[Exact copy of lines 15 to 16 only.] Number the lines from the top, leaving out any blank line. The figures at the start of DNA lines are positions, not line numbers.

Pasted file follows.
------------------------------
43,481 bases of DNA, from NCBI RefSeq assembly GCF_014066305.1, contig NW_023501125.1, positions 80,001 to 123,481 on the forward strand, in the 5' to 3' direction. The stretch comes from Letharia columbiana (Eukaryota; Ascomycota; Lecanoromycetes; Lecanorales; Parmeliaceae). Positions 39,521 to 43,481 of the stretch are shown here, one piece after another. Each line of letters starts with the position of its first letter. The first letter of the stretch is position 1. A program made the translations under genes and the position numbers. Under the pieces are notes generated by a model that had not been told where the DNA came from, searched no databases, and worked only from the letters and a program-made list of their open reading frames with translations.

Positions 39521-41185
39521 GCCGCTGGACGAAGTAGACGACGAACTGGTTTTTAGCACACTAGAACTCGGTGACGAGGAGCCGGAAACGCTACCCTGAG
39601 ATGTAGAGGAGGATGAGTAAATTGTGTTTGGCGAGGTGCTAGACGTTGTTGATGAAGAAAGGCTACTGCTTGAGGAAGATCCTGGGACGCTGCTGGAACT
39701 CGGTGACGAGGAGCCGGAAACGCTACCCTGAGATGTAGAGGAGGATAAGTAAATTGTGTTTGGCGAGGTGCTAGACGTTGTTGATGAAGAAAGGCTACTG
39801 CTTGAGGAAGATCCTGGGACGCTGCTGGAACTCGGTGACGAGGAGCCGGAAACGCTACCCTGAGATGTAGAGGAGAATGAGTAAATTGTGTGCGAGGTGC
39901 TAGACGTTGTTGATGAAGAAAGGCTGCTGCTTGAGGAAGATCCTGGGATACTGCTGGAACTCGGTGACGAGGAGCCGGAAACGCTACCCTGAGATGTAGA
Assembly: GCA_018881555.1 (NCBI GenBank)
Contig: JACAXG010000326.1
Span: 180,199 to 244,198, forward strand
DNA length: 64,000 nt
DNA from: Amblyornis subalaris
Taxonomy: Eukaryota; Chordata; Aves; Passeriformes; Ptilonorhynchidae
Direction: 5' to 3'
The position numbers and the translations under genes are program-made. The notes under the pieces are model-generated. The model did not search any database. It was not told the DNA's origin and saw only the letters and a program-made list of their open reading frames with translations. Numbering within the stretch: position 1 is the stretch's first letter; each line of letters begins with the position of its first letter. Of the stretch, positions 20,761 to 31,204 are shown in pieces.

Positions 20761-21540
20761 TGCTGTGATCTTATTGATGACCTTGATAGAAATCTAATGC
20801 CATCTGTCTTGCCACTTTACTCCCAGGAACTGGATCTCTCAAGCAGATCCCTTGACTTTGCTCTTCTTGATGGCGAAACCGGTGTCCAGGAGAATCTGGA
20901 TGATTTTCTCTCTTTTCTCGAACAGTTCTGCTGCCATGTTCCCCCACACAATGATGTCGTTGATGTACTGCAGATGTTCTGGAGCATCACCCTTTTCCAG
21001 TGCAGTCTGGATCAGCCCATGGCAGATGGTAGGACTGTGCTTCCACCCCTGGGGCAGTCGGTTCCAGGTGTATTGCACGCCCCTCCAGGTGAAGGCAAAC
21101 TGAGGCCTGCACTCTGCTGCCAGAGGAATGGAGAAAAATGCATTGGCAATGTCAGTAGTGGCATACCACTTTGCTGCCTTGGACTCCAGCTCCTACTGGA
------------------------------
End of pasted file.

The position numbers and the translations under genes are program-made. The notes under the pieces are model-generated. The model did not search any database. It was not told the DNA's origin and saw only the letters and a program-made list of their open reading frames with translations. Numbering within the stretch: position 1 is the stretch's first letter; each line of letters begins with the position of its first letter. Of the stretch, positions 20,761 to 31,204 are shown in pieces.

Positions 20761-21540